By Mark Reusser, Director, Ontario Federation of Agriculture
As farmers, we know that it’s the finite details that make all the difference. This could be closing the latch on a gate, applying the parking brake, or checking your blind spot when making a left-hand turn. Biosecurity includes a collection of those details to maintain safety standards and protect livestock and crops from potentially devastating disease outbreaks. Biosecurity plays a critical role in the safe and sustainable production of food, fibre and fuel all around the world. A shared responsibility is required to protect the health and welfare of vulnerable populations and to avoid major economic loss.
The Ontario Federation of Agriculture (OFA) understands there is a shared responsibility among those across the agriculture industry, including farmers, input suppliers, farm maintenance representatives and animal welfare service providers, to implement and enforce biosecurity measures to achieve market stability in all sectors. Diseases and pests can have significant economic consequences, and have the potential to seriously damage livestock, poultry, and crop operations locally, provincially, nationally, and internationally. Biosecurity practices are essential to animal welfare, maintaining market access and preventing the occurrence of foreign animal disease in Canada. These practices demonstrate our commitment to animal health and food safety because as farmers, we work hard to supply a safe and sustainable food supply for all Canadians.
In terms of livestock, the poultry and pork sectors are most vulnerable to outbreaks. Commodity organizations in Ontario provide recommendations to their producers which include locking all entrances to barns, maintaining a daily log that records every visitor in the barn, having footwear and outerwear specific to being in the barn, and occasionally a shower-in shower-out policy. In addition, acknowledging biosecurity zones with proper signage can help instruct those who may not be familiar with the significance of biosecurity measures. Farmers must also understand that it is an obligation to report any new sickness in your barn to both the vet and commodity organization. This can act as a preventative measure to get the disease under immediate control and avoid the risk of wide circulation. Preventing wild birds or rodents from entering the barn is another important way to avoid introducing a new disease to livestock and poultry. Biosecurity is always important, but it is especially vital when disease outbreaks are occurring provincially, nationally or internationally. When a disease outbreak occurs, it is important to react immediately. This may involve implementing practices that have commonly been used in the past or turning to new tactics as the situation evolves. In the case of Avian Influenza (AI), this is an evolving situation that all poultry farmers across Ontario have heightened awareness of.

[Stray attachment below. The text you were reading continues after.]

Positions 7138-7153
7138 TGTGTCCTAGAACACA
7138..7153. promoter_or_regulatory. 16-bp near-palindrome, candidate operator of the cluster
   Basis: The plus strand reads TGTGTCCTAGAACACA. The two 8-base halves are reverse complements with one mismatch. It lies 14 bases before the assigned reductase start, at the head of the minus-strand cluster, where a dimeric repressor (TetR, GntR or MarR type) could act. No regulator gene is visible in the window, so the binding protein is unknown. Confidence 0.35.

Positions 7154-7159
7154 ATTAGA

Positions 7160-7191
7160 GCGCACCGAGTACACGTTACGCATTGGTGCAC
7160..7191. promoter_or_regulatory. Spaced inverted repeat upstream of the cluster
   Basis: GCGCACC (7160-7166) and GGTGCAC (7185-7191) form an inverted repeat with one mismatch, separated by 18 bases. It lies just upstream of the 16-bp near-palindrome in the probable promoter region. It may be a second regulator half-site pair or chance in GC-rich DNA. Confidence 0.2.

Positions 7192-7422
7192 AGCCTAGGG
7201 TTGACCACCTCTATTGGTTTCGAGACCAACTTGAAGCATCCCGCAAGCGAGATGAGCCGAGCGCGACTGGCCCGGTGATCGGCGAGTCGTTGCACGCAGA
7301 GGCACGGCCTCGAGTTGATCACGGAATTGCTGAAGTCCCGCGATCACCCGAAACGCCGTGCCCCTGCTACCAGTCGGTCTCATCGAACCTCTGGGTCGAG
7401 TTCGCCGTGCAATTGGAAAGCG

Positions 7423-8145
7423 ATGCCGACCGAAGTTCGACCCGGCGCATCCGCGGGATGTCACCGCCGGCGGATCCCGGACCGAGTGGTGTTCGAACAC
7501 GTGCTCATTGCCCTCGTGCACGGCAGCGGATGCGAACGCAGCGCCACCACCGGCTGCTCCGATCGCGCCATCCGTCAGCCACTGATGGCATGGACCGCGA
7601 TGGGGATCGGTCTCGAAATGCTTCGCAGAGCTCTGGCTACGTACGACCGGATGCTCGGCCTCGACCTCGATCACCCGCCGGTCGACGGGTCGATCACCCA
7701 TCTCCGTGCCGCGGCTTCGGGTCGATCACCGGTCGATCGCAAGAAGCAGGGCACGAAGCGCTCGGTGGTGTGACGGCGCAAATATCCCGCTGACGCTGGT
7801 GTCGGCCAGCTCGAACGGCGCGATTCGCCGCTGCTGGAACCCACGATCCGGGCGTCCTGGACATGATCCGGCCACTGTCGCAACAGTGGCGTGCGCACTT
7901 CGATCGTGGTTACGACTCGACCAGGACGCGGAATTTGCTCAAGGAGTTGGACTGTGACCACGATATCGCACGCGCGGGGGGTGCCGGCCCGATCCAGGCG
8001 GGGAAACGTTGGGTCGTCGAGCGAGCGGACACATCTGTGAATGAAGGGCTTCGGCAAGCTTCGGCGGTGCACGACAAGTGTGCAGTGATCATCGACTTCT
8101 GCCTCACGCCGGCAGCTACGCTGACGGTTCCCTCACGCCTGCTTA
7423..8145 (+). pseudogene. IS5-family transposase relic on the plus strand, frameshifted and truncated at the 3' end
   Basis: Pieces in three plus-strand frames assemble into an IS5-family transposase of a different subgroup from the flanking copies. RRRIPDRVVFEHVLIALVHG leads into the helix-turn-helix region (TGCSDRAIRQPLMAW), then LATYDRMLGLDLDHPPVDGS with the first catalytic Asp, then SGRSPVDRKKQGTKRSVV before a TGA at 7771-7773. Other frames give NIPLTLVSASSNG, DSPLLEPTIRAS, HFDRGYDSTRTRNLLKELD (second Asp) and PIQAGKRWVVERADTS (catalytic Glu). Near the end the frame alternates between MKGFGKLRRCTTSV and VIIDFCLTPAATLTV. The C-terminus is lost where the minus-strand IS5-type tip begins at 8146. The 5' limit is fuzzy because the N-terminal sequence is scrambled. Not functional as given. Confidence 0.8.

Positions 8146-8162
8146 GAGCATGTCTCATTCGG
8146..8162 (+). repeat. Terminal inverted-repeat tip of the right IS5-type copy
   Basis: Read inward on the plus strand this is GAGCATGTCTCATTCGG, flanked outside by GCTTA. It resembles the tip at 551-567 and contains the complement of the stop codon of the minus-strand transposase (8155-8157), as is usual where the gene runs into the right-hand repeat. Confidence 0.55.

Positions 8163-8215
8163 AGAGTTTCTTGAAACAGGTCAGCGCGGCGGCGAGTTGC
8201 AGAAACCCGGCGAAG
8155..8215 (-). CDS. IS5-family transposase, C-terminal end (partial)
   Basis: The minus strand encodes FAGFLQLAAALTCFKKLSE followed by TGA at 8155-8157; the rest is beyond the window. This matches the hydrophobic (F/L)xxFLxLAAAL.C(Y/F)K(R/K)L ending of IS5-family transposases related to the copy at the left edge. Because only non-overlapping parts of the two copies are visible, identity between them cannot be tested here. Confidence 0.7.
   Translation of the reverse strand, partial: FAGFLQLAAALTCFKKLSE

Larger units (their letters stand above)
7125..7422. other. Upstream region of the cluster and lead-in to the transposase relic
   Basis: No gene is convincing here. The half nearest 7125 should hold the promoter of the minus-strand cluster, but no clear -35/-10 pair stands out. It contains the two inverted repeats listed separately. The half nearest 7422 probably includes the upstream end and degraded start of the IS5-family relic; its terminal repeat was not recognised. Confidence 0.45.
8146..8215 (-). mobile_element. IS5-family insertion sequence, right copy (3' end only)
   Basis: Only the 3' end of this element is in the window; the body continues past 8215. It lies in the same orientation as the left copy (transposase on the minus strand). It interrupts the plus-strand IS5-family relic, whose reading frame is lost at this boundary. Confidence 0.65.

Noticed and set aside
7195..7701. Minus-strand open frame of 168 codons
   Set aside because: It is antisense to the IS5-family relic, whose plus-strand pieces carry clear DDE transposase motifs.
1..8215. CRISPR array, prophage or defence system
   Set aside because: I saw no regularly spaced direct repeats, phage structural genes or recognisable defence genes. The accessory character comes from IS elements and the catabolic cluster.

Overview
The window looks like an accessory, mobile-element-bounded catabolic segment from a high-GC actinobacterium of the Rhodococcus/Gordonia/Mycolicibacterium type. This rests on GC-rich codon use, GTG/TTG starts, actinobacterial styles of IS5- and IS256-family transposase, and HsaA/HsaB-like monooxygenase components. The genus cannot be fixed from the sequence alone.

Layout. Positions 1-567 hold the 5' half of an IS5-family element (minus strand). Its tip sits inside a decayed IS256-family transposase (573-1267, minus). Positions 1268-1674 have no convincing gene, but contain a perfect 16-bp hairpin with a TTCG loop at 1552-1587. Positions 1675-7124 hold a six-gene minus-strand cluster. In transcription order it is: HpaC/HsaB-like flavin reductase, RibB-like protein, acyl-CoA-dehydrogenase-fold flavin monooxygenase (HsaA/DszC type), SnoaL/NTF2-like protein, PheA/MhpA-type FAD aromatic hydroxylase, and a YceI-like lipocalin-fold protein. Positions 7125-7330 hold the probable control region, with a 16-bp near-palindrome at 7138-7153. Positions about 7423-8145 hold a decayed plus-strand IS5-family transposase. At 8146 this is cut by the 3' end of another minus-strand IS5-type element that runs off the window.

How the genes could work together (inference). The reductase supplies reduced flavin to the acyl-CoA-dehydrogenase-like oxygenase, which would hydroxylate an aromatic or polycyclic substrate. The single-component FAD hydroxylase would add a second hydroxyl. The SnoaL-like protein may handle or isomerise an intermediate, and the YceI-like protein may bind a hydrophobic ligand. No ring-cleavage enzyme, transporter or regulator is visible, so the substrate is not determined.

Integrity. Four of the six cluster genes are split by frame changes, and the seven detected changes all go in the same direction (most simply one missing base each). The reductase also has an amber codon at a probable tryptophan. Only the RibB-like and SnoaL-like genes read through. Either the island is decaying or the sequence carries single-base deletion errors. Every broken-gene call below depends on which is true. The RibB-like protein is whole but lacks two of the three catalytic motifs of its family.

Several relevant groups are spearheading the communication to keep all producers aware of progression of this disease and ways to stop the spread. The traditional biosecurity measures, mentioned above, continue to remain priority but extra precautions exist in this space. In partnership with commodity groups, the Feather Board Command Centre recently issued a memo referencing the 2022 planting season ahead. This memo issued a reminder to be conscious of the possibility of wild birds spreading AI through planting equipment out in the field. Be conscious of footwear used between the field and the barn, and parking equipment outside of biosecurity zones. Learn more by reading the full memo here.
On my farm, we’ve noticed the effects of such a disruption to the system. Extra biosecurity measures have been implemented as a result, which sometimes interfere with other processes. Feed trucks and livestock transport have to take different routes, increasing costs, and some processing plants have faced temporary shut down, creating the inability to fulfill contracts in a timely fashion. Those impacted by this outbreak are experiencing anything ranging from minor inconveniences to devastating losses. It is important that we continue working together to mitigate risks from this disease and respond to this situation as best as possible.
If you’re in need of additional signage to address biosecurity zones, OFA can help. Farmers can visit our online store at store.ofa.on.ca to purchase biosecurity signs and have them shipped directly to their farm. We want to ensure the health and safety of all farm operations across Ontario is prioritized.
Ultimately, increasing awareness and education of shared biosecurity responsibilities for both rural and urban populations can contribute to keeping our animals healthy and food systems secure. In situations of disease outbreak, the reality of the unknown can take a toll on our mental wellness. Financial losses and the insecurity of losing livestock is difficult to face and can often be a troublesome burden to carry. If you or someone you know is struggling due to the current AI outbreak, please take advantage of the Farmer Wellness Initiative telehealth line by calling 1-866-267-6255 to speak to a professional today.
For more information, contact:
Director of Communications and Stakeholder Relations
Ontario Federation of Agriculture
519-821-8883 ext. 218